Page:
A hidden storage bunker meets the Best Baby Announcement Ever

Written by shaunhuberts on . Posted in Blog No Comments

A hidden storage bunker meets the best baby announcement ever is quite the bizarre title, I’ll admit it. I’ll also admit that I’m tying two somewhat separate things into this post, but stick with me. In fact, maybe to start off it’s best if you have a quick look at this 48 second long video I made recently about the announcement of my upcoming child (so yes, I’m super bias and I even called my own baby announcement the best baby announcement ever :P). But you can still trust me when I say IT’S WORTH WATCHING,

…even more so if you like old Nintendo games and Man United ;)

Ok ok, so now that you’ve seen that, I can properly set up my advice on how to unlock that secret hidden bunker deep without your suitcase where you can hide, or banish the clothes, books, souvenirs or whatnot that you don’t want to have to deal with again! So just like the tiny jersey was hiding deep withing the women’s jersey with the black sock arms, the same idea can be done in your suitcase! Aside from the fact that the Fold and File method, aka the Rock Star Method would have had a whole row of clothes sitting upright and vertically packed on top of the small jersey (key to this style of packing), it all ties together… i swear?!

While on the road, it’s inevitable that you are going to have something in your pack that you only need access to occasionally. Whether you finished your book in the first week, or you bought a souvenir, you’ll need to find a place to stash it where it won’t get in the way. By now you should know that the trick behind the Rock Star Pack is having everything in full view where you can see it at all times. Well in this case, that may not be entirely true. By under- standing the concept of this pack, you’ll see that it’s possible to create a hidden bunker underneath your clothes that never has to see the light of day. Use this to your advantage!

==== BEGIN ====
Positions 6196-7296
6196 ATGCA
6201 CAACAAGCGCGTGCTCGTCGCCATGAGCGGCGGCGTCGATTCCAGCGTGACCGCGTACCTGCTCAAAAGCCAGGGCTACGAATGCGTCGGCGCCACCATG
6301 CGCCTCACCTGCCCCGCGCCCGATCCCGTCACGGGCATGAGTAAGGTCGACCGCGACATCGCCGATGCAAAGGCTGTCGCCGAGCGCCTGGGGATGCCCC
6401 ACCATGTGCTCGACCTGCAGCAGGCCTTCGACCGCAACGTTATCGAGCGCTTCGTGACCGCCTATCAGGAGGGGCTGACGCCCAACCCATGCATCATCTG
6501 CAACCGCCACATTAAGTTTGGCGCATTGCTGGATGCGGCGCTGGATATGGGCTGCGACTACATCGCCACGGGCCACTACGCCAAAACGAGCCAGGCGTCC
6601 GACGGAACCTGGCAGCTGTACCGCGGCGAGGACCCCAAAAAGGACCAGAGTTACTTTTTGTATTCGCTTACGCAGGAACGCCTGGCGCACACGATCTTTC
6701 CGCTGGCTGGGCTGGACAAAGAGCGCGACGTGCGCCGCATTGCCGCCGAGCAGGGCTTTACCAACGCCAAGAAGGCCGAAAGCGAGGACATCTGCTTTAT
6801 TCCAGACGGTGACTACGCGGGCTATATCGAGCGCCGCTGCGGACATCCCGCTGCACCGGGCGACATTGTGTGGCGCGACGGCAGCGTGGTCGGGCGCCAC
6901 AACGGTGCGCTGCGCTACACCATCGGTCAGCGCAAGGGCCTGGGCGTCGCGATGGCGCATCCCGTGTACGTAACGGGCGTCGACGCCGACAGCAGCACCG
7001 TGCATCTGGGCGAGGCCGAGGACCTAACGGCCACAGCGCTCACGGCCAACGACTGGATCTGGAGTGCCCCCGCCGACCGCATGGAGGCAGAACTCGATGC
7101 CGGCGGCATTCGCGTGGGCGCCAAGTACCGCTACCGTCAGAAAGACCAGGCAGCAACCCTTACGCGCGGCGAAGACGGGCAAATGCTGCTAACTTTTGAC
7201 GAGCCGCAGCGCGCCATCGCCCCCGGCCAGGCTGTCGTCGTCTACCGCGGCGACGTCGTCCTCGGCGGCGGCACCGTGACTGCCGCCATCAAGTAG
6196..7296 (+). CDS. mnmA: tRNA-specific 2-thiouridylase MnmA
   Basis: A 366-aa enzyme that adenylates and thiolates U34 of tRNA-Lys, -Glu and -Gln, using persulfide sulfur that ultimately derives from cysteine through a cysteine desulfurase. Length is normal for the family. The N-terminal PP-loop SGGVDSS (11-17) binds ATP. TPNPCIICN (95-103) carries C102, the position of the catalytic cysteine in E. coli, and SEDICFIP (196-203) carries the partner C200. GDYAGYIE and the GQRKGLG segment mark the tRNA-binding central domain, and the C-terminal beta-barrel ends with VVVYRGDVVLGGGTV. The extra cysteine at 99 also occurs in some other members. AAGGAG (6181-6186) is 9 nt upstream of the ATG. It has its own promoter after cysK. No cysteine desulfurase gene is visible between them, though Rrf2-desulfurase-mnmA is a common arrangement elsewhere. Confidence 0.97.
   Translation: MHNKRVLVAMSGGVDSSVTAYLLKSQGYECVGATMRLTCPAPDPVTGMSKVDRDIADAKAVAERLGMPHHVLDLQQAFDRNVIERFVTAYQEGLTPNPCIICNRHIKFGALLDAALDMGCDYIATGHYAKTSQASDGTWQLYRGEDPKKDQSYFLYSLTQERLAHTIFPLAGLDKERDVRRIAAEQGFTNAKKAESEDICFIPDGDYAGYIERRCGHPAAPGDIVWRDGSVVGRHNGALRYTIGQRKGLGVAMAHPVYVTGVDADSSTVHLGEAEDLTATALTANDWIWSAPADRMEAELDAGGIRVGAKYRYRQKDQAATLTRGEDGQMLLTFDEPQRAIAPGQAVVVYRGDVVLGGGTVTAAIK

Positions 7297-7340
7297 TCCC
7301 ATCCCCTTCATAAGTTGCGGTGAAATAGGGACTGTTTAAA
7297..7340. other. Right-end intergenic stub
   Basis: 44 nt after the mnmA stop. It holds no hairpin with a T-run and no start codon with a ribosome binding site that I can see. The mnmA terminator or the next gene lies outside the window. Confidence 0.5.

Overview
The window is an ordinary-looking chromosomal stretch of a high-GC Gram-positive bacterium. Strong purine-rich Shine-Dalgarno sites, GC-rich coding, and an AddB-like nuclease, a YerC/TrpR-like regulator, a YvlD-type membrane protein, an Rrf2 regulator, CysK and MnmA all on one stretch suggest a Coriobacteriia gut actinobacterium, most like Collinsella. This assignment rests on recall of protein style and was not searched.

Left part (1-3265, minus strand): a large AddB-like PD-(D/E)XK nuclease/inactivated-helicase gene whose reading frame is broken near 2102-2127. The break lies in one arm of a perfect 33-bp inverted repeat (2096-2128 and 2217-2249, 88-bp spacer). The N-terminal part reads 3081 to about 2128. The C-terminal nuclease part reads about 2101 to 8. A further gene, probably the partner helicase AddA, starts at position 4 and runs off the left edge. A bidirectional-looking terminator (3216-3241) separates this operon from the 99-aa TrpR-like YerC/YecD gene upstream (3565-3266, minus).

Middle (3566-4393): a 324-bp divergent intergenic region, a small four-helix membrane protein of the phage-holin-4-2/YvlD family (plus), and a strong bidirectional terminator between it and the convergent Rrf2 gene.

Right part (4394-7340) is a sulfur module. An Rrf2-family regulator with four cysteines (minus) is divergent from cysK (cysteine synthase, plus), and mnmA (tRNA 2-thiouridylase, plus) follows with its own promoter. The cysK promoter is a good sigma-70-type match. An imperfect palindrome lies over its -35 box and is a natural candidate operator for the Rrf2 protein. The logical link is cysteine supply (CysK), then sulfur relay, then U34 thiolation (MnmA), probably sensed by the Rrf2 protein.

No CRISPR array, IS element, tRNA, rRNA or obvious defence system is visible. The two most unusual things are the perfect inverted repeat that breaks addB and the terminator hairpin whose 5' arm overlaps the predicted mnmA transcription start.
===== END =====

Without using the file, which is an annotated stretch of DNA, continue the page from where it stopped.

Books are simple to pack when you place them spine up and in a row, nestled between your clothing. Another effective use for a book is to utilize it as a divider; Try segregating your quasi-clean clothes from your actual cleans with that Lonely Planet book you finished last week.

The same concept can be used with all the CDs you purchase along the road. Separate your white tees from your blue jeans while protecting your newly acquired Springsteen CD. Okay, no one buys CDs anymore I know, but what about adding a new 45 to your vinyl collection?

Another option is to temporarily remove a complete row or two and pack away the “why-did-I-bring-these” items along the bottom as a subfloor. If you’re just tucking a few books underneath, you won’t notice much of a difference in height, but if you are taking a parka on tour with you to Brazil, be prepared for more of a challenge.


So there you go, I tied it all together just fine, right? Ok it’s maybe a weak connection but I bet you still learned something. And to finish, here are some bonus excerpts from the How To Pack book where I’ve asked a bunch of musicians a certain question in regards to what we’re talking about. Hope you enjoy it!


Q. Have you ever bought a souvenir that you immediately regretted due to space it took up in your pack?

KATHRYN CALDER _ THE New Pornographers

A. I once bought 5 bottles of really nice duty-free olive oil as Christmas presents at the Madrid airport in Spain. I lugged them the whole convoluted long trek to my gate, onto the plane, up into the overhead luggage compartment (I was also carrying my laptop, accordion, and my regular bag) only to immediately lose it to the security guards at Chicago O’Hare airport once I landed. I didn’t put it into my checked luggage in the 30 seconds that I saw my luggage after customs, and olive oil is of course a liquid. The good news: I made my connecting flight (barely), but the olive oil had to stay behind.


A. I always buy clothes in Tokyo when we tour there. Sometimes it means wearing a few extra layers onto the plane if you can’t fit everything in your suitcase!


A.The key to good packing is having minimal pieces. I leave with two bags. I return with 4-6. FaIL

ZAC FARRO _ Paramour

This happens to me all the time, I leave tour with a half empty suitcase and by the end I have little to no room left.


Trackback from your site.


Twitter Facebook Google Plus Linked In Flickr
musician, world traveler, sports enthusiast, nerd. and to prove that last one to you... well if you are here then it should be pretty obvious to you by now.

Stories from the Road

The adventures of life on the road are endless, whether it's a broken down vehicle to a broken down suitcase, at least we can all have a good laugh after the fact. Well, most of the time...

Artists Involved

40 amazing artists you should know by now.

FAQ’s and How To’s

Forget all this funny business, I just want to see how to pack more efficiently. Fine. Here

Contact Me


PO Box 75521
RPO Edgemont Village
N. Vancouver BC, CANADA